Once Jack hits the road, the car corrects and offsets any harmful emissions generated. Within 18 months, the CO2 emissions are accounted for, which only continues to improve.
Even considering the emissions from charging EVs, they still make less over their lifetime. For example, in Europe, EVs have 66 to 69% fewer emissions than their petrol counterparts. In China, EVs will produce 37 to 45% fewer emissions as the country's electricity grid is still entirely reliant on coal and gas.
As EVs become commonplace, the government has the opportunity to set the record straight before anything gets out of hand. Excitingly, materials within EV batteries can cause "uncertainty over the availability of relevant metals", so the government can create incentives to ensure circular models are implemented alongside the new technology rollout.
The batteries, for example, can be used as home solar storage systems or support industrial factories.
The bottom line is that EVs produce fewer emissions when on the road and offset all emissions produced from the production process in under 2 years. This number only gets smaller as Australia focuses and shifts towards renewable energy sources.
What’s the market opportunity in Australia?
While there has been some uptake for EVs in Australia, it only accounts for 2% of the new car market share (20,665 in 2021). Compared to the rest of the world, we're off to a slow start, with 6.6 million sold globally (China being the reason for over half).
Australian policies to be introduced promoting EVs:
Labor's Electric Car Discount Bill: Labour wants to make EVs affordable as their uptake is being halted due to high upfront costs;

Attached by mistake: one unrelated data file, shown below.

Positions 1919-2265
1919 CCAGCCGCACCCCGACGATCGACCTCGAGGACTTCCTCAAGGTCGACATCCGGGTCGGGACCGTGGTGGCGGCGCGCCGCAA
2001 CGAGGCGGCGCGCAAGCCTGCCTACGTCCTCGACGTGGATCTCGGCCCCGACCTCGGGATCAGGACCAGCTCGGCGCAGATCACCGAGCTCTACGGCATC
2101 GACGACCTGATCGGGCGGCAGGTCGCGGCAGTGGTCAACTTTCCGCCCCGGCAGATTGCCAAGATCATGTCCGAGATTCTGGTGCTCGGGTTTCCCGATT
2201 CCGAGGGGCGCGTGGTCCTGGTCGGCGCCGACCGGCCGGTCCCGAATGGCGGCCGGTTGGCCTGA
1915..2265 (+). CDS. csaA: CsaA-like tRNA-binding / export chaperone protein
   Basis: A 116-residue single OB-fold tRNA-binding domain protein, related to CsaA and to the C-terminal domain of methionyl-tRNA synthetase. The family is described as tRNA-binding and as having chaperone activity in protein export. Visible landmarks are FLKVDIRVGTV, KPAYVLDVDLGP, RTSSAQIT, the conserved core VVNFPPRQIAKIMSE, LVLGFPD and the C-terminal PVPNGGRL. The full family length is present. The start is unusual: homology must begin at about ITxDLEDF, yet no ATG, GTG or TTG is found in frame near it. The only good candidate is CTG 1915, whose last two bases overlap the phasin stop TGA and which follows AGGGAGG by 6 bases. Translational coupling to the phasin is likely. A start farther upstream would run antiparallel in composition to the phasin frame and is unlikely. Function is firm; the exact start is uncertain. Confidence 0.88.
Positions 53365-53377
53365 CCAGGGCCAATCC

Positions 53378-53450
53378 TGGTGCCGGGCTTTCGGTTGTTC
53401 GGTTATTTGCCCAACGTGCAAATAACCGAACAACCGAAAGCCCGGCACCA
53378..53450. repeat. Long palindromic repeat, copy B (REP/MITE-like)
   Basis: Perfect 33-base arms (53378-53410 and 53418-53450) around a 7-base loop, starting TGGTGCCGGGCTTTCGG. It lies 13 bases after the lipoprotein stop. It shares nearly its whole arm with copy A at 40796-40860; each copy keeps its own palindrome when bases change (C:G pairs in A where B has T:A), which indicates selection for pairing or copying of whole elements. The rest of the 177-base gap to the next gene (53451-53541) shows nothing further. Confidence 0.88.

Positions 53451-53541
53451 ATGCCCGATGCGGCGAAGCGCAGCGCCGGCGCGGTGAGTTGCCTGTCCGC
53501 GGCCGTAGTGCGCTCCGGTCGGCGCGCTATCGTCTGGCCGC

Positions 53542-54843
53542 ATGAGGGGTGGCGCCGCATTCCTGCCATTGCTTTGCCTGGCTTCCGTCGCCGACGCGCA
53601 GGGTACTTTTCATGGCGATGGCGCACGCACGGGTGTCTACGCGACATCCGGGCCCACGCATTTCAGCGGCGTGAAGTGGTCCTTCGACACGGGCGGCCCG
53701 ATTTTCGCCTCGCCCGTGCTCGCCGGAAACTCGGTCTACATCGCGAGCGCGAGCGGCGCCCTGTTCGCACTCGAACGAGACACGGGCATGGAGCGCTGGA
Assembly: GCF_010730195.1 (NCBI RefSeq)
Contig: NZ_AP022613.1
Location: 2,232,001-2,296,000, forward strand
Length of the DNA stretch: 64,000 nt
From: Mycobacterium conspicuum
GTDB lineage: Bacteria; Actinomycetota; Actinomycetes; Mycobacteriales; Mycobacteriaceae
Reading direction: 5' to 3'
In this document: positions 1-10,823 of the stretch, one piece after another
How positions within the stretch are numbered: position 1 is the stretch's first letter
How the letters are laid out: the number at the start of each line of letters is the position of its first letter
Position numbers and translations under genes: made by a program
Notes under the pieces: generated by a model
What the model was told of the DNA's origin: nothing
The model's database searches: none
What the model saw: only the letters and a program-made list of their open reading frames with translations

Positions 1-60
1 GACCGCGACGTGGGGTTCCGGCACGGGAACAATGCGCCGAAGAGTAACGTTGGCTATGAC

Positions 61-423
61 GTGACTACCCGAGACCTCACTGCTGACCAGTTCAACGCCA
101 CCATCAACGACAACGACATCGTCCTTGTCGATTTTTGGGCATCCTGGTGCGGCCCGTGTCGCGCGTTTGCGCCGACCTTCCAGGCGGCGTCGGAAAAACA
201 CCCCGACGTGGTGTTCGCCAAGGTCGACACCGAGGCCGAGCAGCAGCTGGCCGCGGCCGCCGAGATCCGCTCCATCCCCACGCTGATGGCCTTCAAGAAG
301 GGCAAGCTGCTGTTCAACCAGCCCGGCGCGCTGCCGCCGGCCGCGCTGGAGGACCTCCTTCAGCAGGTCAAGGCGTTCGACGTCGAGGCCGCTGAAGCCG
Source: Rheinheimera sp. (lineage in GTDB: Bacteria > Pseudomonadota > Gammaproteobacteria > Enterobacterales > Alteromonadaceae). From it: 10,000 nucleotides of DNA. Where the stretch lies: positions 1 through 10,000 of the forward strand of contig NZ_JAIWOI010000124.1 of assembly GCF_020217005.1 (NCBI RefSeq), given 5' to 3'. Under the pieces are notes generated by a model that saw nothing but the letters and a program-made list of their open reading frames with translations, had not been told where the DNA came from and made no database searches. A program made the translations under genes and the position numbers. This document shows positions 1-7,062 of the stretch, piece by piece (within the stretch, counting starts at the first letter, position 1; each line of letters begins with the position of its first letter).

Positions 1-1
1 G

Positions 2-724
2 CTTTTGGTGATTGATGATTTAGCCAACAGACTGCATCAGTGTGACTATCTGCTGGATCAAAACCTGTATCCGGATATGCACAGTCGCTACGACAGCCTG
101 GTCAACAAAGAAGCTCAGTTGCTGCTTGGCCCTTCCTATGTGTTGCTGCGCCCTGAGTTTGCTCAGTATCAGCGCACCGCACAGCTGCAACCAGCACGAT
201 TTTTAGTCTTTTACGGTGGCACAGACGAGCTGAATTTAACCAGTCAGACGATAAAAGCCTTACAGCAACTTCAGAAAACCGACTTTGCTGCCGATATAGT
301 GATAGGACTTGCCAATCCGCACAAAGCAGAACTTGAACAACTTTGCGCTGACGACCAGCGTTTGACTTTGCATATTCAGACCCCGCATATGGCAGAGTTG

Driving the Nation: Tackling infrastructure to ensure people can get from point A to B efficiently with charging networks and hydrogen highways to replace petrol stations.
So, are EVs a simple solution? It's complicated, particularly for us Australians; creating the infrastructure to support everyone's needs is costly and time-consuming. Imagine how many charging stations are needed across our vast land to comfortably travel from Brisbane to Perth. It will require immediate funds transfer across the production to charging stations, presenting a huge opportunity to tap into and benefit from this fast-growing sector.
What are the investment opportunities?
One way we can benefit from the EV transition is by investing in the companies on the frontlines of the change. We've compiled a list of some EV companies you can invest in individual or through the Bloom Climate Impact Fund. Don't forget that you can invest in all of these listed companies (and more) in one trade through the Bloom app.
Electric vehicle stocks
Distributed Solar Photovoltaics, Distributed Energy Storage, Utility-Scale Solar Photovoltaics, Recycling
ABB is a company specialising in electrification, automation, robotics and motion products while servicing utilities, industry, transport, and infrastructure. ABB’s services include EV infrastructure, control technologies, and electrical motors.
Impact: Released world’s fastest EV Charger - 100km in 3 minutes or fully charged in 15 minutes (2021).
TOYOTA MOTOR CORP - TSE (7203)
Electric Cars, Distributed Energy Storage, Distributed Solar Photovoltaics, Hybrid Cars, Efficient Trucks, Utility-Scale Energy Storage
Toyota Motor design, manufacture, assemble and sell various vehicles, parts, and accessories.
JP¥*: Japanese Yen
Impact: Sold almost 250,000 hybrid cars over the past 20 years.